The problem isn't specifically Hanson, nor Kruger. They can exist and rant about their distrust and fear of Muslims, as is their right. The problem is when we see Muslims through only two prisms – be it absolutely positive or absolutely negative – and thus fail them. We fail to see the complexities of their humanity, we fail to understand who they are and how they came to be that way, even if it makes us uncomfortable.
I'm not one thing or another. I, like many Muslims and people more broadly, am a cluster of different things, thoughts, situations, influences, cultures and experiences. But now it would appear that this no longer matters. Now we also need to qualify our love and allegiance to X country AND you need to first help us deal with arbitrary terror, or our stay is conditional as former US President Bill Clinton recently articulated in a speech.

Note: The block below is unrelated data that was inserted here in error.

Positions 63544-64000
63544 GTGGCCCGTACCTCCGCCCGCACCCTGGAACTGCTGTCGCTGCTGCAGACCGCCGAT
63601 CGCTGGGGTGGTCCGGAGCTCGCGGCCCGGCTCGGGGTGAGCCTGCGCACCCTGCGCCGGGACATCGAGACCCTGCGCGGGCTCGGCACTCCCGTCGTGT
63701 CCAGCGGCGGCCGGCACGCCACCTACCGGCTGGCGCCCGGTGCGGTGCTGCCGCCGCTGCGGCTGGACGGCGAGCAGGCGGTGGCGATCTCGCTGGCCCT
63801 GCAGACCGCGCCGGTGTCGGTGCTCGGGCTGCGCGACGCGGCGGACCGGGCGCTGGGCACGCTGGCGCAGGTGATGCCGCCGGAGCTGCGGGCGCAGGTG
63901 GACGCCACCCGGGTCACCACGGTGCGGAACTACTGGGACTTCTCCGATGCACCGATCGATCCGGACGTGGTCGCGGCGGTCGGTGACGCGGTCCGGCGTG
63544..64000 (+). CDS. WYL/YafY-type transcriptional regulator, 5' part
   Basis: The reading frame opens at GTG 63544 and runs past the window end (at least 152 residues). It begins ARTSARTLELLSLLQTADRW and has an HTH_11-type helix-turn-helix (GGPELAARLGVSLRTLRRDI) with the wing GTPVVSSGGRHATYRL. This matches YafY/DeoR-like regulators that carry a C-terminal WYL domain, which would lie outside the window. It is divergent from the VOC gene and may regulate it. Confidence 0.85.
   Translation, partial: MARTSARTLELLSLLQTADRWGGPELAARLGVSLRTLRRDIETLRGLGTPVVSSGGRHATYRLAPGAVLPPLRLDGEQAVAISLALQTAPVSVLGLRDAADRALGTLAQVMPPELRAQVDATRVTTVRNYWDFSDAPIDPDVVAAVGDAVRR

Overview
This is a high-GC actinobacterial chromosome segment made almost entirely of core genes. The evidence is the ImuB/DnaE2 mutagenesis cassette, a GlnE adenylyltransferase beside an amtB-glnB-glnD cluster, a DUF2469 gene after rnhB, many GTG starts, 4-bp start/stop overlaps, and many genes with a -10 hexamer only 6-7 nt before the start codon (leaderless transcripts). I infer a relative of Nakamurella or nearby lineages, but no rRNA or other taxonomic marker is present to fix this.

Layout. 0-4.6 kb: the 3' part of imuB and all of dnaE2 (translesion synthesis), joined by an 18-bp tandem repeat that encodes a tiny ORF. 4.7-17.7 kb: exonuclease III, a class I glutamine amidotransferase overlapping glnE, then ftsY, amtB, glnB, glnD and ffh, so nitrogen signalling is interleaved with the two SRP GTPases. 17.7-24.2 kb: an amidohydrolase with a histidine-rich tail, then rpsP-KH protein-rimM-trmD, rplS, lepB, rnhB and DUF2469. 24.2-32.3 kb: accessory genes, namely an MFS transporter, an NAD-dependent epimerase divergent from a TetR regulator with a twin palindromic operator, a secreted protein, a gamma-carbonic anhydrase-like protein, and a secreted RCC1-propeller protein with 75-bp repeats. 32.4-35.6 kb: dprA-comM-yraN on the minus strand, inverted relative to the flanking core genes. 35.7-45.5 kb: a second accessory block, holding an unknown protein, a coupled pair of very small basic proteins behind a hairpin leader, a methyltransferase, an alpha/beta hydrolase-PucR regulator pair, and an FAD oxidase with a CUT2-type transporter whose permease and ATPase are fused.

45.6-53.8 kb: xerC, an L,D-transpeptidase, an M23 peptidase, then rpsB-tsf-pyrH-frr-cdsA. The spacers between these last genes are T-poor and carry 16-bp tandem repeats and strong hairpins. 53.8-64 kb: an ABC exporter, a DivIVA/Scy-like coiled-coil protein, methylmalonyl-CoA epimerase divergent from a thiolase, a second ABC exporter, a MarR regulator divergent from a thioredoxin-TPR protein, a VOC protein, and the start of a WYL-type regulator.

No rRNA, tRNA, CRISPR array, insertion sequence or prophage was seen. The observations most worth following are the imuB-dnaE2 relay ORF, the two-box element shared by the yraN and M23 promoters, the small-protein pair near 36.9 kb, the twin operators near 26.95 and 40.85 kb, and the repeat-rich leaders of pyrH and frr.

Bush to me: "don't worry we're cool"— Ayesha A. Siddiqi (@AyeshaASiddiqi) July 27, 2016
Clinton to me: "u can stay if u fight terror cmon do u love America or not" pic.twitter.com/jAaxfwkFSd
And when that happens we take away from people the right to simply be complex. We suffer a serious loss as a society.
This article originally appeared on Fairfax Media website The Vocal